Patriots down: Amendola, Hightower leave season-opener with injuries


Patriots down: Amendola, Hightower leave season-opener with injuries

FOXBORO -- When Julian Edelman went down with a season-ending knee injury in the preseason, it seemed as though there were a handful of other Patriots who had suddenly become indispensible. On both sides of the ball. 

The thinking went: One more injury to a key player, and the fate of the Patriots' season may be in jeopardy. 

Near the top of that list: linebacker Dont'a Hightower. 


Hightower left the game in the third quarter with a knee injury after Chiefs offensive lineman Mitch Morse fell on the outside of his right leg in the third quarter. Hightower remained on the ground for a few moments before eventually getting to his feet and slowly walking off the field under his own power. 

Later, Hightower emerged from the injury tent behind the Patriots bench and made his way over to a stationary bike. His knee was wrapped heavily for a time, though he remained on the sidelines with his teammates. 

Should Hightower miss any significant portion of time, the Patriots front-seven would be without its leader, and the relatively thin Patriots linebacker unit would be thinned even further. 

To begin the game, the Patriots used safety Jordan Richards as a linebacker on the end of the line opposite Hightower. Newcomer Cassius Marsh, another edge player, saw significant work after being traded to the Patriots less than a week ago. Kyle Van Noy tied for the team lead in snaps played with 68. David Harris, meanwhile, saw just two snaps as the Patriots relied on dime packages for much of the night.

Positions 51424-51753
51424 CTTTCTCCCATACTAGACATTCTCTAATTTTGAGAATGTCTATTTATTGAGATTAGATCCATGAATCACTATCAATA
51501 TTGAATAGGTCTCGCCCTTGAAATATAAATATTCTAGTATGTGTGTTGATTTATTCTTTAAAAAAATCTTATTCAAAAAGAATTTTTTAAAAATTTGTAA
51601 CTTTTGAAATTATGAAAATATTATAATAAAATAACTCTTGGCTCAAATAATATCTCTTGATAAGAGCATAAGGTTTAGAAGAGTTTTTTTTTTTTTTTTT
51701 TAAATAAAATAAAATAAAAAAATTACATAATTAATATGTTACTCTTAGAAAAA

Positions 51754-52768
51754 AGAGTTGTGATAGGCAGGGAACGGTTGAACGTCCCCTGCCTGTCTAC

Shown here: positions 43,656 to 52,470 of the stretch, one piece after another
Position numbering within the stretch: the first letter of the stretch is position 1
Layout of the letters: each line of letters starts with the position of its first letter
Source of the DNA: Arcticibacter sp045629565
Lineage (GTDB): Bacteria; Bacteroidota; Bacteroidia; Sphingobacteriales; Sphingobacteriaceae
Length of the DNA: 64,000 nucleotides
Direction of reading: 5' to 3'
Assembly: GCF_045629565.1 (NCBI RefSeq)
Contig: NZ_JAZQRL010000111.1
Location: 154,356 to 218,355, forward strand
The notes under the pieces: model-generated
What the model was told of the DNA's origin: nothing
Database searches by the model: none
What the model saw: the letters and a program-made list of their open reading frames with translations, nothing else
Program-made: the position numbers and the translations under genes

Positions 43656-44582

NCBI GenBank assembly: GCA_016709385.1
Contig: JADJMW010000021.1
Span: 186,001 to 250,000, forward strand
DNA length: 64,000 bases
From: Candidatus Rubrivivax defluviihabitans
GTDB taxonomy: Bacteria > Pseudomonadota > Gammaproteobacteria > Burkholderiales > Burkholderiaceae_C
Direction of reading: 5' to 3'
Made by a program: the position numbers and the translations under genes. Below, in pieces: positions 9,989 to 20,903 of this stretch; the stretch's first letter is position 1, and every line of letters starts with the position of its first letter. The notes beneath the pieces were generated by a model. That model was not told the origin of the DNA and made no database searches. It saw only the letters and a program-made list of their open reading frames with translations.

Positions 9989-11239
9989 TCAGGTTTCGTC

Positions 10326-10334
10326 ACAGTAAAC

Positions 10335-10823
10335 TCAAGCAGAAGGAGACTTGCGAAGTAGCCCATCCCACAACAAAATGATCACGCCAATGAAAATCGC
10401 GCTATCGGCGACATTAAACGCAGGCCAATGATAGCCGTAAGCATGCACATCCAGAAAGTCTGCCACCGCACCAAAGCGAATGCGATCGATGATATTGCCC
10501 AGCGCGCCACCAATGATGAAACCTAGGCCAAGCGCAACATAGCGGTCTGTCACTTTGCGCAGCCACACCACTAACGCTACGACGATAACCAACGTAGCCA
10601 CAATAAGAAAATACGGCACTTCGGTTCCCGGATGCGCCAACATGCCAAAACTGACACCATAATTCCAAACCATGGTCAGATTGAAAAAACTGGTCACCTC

The Patriots were dealt another blow on the injury front when Danny Amendola left the game with a head injury in the third quarter and did not return. The team's No. 3 receiver, and their primary slot option against the Chiefs, had six catches on seven targets for 100 yards and seemed to be shaken up after a punt return. 

Headed into the game, there was some question as to what the Patriots would do at their punt-return spot. Amendola was their most experienced returner, yet his importance to the offense -- as the No. 3 receiver on a team that had only three healthy wideouts with experience in the system -- may have made the injury risk of that job too great. 

Amendola was the choice to return, though, adding a few extra hits to the total he saw on Thursday with Edelman out. When Amendola left the game, Patrick Chung was used as the team's punt-returner. 

If Amendola is forced to miss time going forward, the Patriots would utilize Brandin Cooks, Chris Hogan and Phillip Dorsett as their top three wideouts, in all likelihood. Malcolm Mitchell was placed on injured reserve Thursday, and special-teams ace Matthew Slater (who has been used sparingly as a receiver in the past) did not play against the Chiefs due to injury.

Amendola is also the team's top slot receiver in Edelman's absence, meaning tight ends and running backs may have to help shoulder the workload if Amendola needs to miss playing time in order to recover. 


Julio Jones presents Johnson Bademosi opportunity to prove he's not niche player

Julio Jones presents Johnson Bademosi opportunity to prove he's not niche player